Saturday Politics: Pre-Election Anxiety

Nov 3, 2018
Originally published on November 3, 2018 10:46 am
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SCOTT SIMON, HOST:

Americans head to the polls Tuesday, but more than 30 million people have voted already. President Trump's name isn't on a single ballot, but he still managed to make himself the preeminent issue for many voters who will decide control of the House and Senate. NPR's Ron Elving, senior editor and correspondent on the Washington Desk, joins us. Ron, thanks so much for being with us.

RON ELVING, BYLINE: Good to be with you, Scott.

SIMON: First, my friend, a bit of pre-analysis - what does the fact that 30 million early votes already been cast mean?

ELVING: You know, in a typical midterm, voter turnout drops by roughly one-third from the most recent presidential election. And this year, though, turnout may be much closer to a presidential level. And in part, as you say, that's about the president - not on the ballot anywhere but on voters' minds everywhere - not least because he has insisted on it. And it's hard to imagine this president having it any other way.

SIMON: President Trump's been campaigning very hard ahead of these elections. And despite having good - even great - economic numbers, he's been sounding a trumpet about immigration.

ELVING: It's worth noting that given all that good news about the economy, the president has chosen to fixate on the border issues and a caravan from Honduras that he and his media allies call an invasion. He has sent several times as many troops to the border as there are people in the caravan. And that's even counting all the children and the elderly. And this week, he announced he would personally end birthright citizenship, which is in the Constitution. And he said he would do it by his own executive order.

SIMON: Ron, what do you believe are some of the effects of putting this anti-immigrant drumbeat into American politics?

ELVING: It seems to be raising the heat on what was already a pretty feverish enthusiasm among the most passionate people in both parties. And when I say both parties, I mean, the pro-Trump and anti-Trump parties - calling them that because the current conflicts blur the old lines between traditional Republicans and Democrats. Our political landscape has been rearranged by this president. And that helped him in 2016. We shall see if it helps him next week.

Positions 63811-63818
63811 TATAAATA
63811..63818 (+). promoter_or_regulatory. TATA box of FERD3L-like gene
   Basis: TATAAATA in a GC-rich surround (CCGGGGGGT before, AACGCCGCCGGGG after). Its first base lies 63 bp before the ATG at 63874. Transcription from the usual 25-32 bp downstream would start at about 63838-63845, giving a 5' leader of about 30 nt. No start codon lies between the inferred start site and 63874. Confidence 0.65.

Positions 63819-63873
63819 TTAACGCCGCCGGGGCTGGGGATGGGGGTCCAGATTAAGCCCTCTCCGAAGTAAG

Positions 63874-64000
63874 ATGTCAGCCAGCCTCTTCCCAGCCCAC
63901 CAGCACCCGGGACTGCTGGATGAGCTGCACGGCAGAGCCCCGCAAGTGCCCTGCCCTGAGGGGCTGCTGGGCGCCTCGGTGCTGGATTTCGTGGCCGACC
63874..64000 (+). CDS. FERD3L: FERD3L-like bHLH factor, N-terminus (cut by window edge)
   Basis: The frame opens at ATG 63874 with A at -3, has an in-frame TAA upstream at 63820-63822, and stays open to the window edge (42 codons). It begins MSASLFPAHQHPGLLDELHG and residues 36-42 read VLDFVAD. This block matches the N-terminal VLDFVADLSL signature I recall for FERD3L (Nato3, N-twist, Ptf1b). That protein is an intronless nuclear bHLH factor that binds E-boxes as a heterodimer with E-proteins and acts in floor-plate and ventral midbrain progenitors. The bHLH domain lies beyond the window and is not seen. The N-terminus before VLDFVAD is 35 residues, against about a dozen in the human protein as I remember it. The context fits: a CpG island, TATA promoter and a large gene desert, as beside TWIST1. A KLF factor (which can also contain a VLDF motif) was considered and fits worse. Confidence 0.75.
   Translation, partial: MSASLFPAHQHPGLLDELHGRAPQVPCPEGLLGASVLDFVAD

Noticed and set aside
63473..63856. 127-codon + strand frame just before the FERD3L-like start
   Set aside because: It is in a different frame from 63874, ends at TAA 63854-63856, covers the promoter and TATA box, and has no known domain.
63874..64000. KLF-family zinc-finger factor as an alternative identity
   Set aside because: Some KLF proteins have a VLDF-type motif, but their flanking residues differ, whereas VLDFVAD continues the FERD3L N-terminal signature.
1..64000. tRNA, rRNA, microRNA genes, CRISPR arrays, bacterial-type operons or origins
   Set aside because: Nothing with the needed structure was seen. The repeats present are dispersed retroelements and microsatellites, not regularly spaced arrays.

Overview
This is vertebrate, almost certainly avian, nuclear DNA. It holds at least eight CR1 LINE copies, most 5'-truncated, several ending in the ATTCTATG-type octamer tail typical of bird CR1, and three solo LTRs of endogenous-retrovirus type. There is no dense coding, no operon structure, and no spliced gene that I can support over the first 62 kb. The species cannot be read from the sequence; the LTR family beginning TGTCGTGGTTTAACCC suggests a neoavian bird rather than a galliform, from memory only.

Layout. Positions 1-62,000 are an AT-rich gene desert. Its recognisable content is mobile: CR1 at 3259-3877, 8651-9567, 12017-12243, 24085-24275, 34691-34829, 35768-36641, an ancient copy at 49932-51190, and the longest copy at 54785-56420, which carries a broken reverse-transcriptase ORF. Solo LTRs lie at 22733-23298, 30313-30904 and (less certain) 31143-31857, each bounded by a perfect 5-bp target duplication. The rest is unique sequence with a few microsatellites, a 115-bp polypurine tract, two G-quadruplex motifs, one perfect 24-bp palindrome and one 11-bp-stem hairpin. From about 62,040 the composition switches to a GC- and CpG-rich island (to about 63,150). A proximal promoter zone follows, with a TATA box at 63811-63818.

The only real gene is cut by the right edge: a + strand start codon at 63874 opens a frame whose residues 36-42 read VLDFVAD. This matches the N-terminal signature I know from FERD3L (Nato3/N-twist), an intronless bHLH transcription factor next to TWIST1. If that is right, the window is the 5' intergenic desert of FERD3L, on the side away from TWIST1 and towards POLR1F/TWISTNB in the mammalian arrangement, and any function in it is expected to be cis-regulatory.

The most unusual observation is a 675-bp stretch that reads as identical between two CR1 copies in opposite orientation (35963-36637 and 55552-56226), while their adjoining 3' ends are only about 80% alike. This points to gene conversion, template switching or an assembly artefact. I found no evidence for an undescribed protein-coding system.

SIMON: With humility, which parties or party do you think will wind up in control of the House and Senate after Tuesday?

ELVING: A consensus has emerged around the polls and the structural considerations - that is, which seats are on the ballot in what parts of the country - and it says Republicans will keep control of the Senate, perhaps picking up a seat or two more than they lose. But the Democrats will get the two dozen seats they need as a net gain to retake the majority in the House for the first time in eight years. Now, they could get more, a few more or perhaps a dozen more. And they could fall short. After all, we're talking about 435 separate elections around the country. But the expectation now is that they will get the two dozen they need.

SIMON: I have heard politicians of both parties say that this is the most important election of our times. And without trying to discourage anybody from exercising their democratic duty to cast a vote, I'd like you to take a bit of a long view on this election because you've seen and reported on a number of the most important elections of our time.

ELVING: We won't count the numbers, Scott. But if the Democrats don't gain control of the House, it will be seen as a tremendous validation to the president and encourage him to push harder than ever on his agenda. So we are told that everything is riding on this one midterm vote. And it is important, maybe the most important in decades. And everyone should, vote. And everyone should work hard to support their candidates. But there will be a morning after. There will be consequences that are neither foreseen nor intended. There always are. And sometimes, an incumbent president is better off running for re-election if his party does not control Congress. So there are lots of unknowns now. And there will be much to revisit after the voting is done.

SIMON: That certainly happened with President Clinton and President Obama, didn't it?

ELVING: Four of the last five presidents who have been re-elected were re-elected when the House was controlled by the other party.

SIMON: NPR's Ron Elving, thanks so much.

ELVING: Thank you, Scott. Transcript provided by NPR, Copyright NPR.